New Books

The Northern Titicaca Basin Survey: Huancané-Putina

by Charles Stanish, Cecilia Chávez Justo, Karl LaFavre, and Aimée Plourde

This landmark book synthesizes the results of more than a decade of fieldwork in southern Peru—where Stanish and his team systematically surveyed more than 1000 square kilometers in the northern Titicaca Basin—and it details several hundred new sites in the Huancané-Putina River valley. Stanish's team recovered data on the entire sequence of occupation—from Archaic period workshops, Qaluyu and Pukara period regional centers, and Tiwanaku sites to the massive Late Intermediate and Inca period settlements. The meticulous analysis of the entire ceramic sequence by Cecilia Chávez represents a monumental achievement for understanding the chronology of development in this region and has major implications for future research. The authors describe hundreds of previously unknown sites as well as the pottery, chipped stone, and stone sculptures of the region. Their synthesis of the settlement dynamics over several millennia represents a major contribution to our understanding of primary state formation. This book will be invaluable for those interested in the evolution of state-level societies, evolutionary and hierarchical shifts in chiefly societies, and the nature of political and economic change over the span of millennia.  Look inside this book

Memoir 56, Museum of Anthropology, University of Michigan, 2014
8½ × 11 inches; 424 pages; 13 tables; 433 illustrations
ISBN 978-0-915703-84-5
Softcover, $38

Available now! Special pricing when you order through the Museum. Or, order through Amazon.com.



Regional Archaeology in the Inca Heartland: The Hanan Cuzco Surveys

edited by R. Alan Covey

The Cuzco region of highland Peru was the heartland of the Inca empire, the largest native state to develop in the Americas. Archaeologists have studied Inca monumental architecture for more than a century, but it is only in recent decades that regional survey work has systematically sought to reconstruct patterns of settlement, subsistence, and social organization in the region. This monograph presents the results of regional surveys conducted (from 2000 to 2008) to the north and west of the city of Cuzco, a region of approximately 1200 square kilometers that was investigated using the same field methodology as other systematic surveys in the Cuzco region. The study region, referred to as Hanan Cuzco in this volume, encompasses considerable environmental variations ranging from warm valley-bottom lands to snow-capped mountains. The chapters in this volume present settlement pattern data from all periods of pre-Columbian occupation—from the arrival of the first hunter-gatherers to the transformation of valley-bottom fields by the last Inca emperors. A chapter on the Colonial period discusses how Spanish colonial practices transformed an imperial landscape into a peripheral one. Together, the chapters in this volume contribute to the archaeological understanding of several central issues in Andean prehistory. Look inside this book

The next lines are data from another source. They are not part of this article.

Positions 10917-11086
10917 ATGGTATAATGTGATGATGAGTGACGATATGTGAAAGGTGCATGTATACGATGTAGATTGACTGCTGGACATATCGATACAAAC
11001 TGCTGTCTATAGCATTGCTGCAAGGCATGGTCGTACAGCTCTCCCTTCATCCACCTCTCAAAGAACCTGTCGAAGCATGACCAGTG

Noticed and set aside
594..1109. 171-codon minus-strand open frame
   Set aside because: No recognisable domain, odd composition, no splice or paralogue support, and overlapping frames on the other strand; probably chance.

Memoir 55, Museum of Anthropology, University of Michigan, 2014
8½ × 11 inches; 240 pages; 35 tables; 157 illustrations
ISBN 978-0-915703-83-8
Softcover, $35

Special pricing when you order through the Museum. Or, order from Amazon.com.



Cerro Danush: Excavations at a Hilltop Community in the Eastern Valley of Oaxaca, Mexico

by Ronald K. Faulseit

    Monte Albán was the capital of the Valley of Oaxaca, Mexico, ca. 500 B.C.–A.D. 600, but once its control began to wane, other sites filled the political vacuum. Archaeologists have long awaited a meticulous excavation of one of these sites—which would help us better understand the process that transformed second-tier sites into a series of polities or señoríos that competed with each other for centuries.
    This new book details Ronald Faulseit's excavations at the site of Dainzú-Macuilxóchitl in the Valley of Oaxaca. His 2007–2010 mapping and excavation seasons focused on the Late Classic (A.D. 600–900) and Early Postclassic (A.D. 900–1300). The spatial distributions of surface artifacts—collected during the intensive mapping and systematic surface collecting—on residential terraces at Cerro Danush are analyzed to evaluate evidence for craft production, ritual, and abandonment at the community level. This community analysis is complemented by data from the comprehensive excavation of a residential terrace, which documents diachronic patterns of behavior at the household level. The results from Faulseit’s survey and excavations are evaluated within the theoretical frameworks of political cycling and resilience theory. Faulseit concludes that resilient social structures may have helped orchestrate reorganization in the dynamic political landscape of Oaxaca after the political collapse of Monte Albán. Look inside this book

Memoir 54, Museum of Anthropology, University of Michigan, 2013
8½ × 11 inches; 272 pages; 4 tables; 261 illustrations plus 8 color plates
ISBN 978-0-915703-82-1
Softcover, $38

Special pricing when you order through the Museum. Or, order from Amazon.com.